Ellen Robb's family: Keep killer in jail

Laura McCrystal
February 8, 2016

Montgomery County's district attorney joined relatives of Ellen Gregory Robb on Monday to publicly renew their opposition to parole for Rafael Robb, her husband and a former University of Pennsylvania professor, who is imprisoned for killing her.

"Ellen is serving a lifetime sentence in her grave, and this man must fill his entire sentence," her brother Gary Gregory said at a news conference in Norristown.

Rafael Robb pleaded guilty in 2007 to fatally bludgeoning his wife in their Upper Merion Township home in 2006 as she was wrapping Christmas presents. He has served nine years of his five- to 10-year sentence.

The parole board last refused to release him in October 2014 and is to reconsider early this year. Robb is on the interview schedule for this month, said Laura Treaster, a spokeswoman for the state Board of Probation and Parole.

"Make no mistake about this: This was a brutal killing, a horrible death," the prosecutor said. "He has continued to be unrepentant and he has opposed efforts to provide monetary support for his only daughter, Olivia."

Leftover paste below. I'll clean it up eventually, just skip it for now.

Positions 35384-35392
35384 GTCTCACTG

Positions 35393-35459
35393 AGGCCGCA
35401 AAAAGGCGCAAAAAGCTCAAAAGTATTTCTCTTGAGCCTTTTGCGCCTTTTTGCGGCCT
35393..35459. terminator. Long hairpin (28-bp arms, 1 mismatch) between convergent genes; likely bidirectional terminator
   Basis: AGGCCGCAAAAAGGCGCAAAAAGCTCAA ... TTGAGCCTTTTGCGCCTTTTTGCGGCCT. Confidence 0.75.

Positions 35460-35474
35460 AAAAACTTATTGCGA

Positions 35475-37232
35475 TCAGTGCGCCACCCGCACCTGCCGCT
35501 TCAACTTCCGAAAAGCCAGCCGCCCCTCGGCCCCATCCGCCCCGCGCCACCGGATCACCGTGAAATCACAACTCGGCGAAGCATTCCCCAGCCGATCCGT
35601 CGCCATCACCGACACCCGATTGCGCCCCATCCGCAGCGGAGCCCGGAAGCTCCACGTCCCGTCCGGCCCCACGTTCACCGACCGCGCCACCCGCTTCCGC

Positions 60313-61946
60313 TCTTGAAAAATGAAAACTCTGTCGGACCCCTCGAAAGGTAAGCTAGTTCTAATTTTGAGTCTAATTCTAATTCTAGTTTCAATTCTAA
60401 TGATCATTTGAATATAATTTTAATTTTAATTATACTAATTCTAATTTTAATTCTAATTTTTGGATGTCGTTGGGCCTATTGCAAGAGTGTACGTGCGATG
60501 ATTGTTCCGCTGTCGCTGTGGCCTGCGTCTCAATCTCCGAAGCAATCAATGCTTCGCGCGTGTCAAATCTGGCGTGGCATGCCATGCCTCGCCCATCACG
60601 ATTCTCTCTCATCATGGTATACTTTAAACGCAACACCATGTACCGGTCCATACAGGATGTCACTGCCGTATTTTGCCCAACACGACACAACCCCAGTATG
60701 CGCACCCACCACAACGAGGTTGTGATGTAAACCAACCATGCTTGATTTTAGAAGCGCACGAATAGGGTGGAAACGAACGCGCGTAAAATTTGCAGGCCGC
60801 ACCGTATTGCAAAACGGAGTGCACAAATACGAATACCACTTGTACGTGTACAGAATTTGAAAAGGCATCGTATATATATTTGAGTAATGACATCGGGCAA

Ellen Robb's relatives, who fought against his release in the past, are scheduled to meet with the parole board Tuesday.

Gregory said his family will present new information to the board, including Robb's apparent lack of remorse shown during a 2014 civil trial in which his in-laws sued him. A jury ultimately awarded $124 million to Ellen Robb's estate, money the family says will go to the couple's daughter.

Olivia Robb, who testified against her father at the trial, is in college and "doing remarkably well," said Gregory.

Standing with the family at the news conference was Rep. Mike Vereb (R., Montgomery), who pushed the state legislation that allows victims' families to meet with the parole board. "To get out on parole, you need to be remorseful, and more importantly, you need to accept responsibility for the crime with which you were charged," Vereb said.

Parole decisions typically occur from six to 10 weeks after interviews, the board spokeswoman said.

If Robb is not granted parole, he is scheduled to be released from prison next year.


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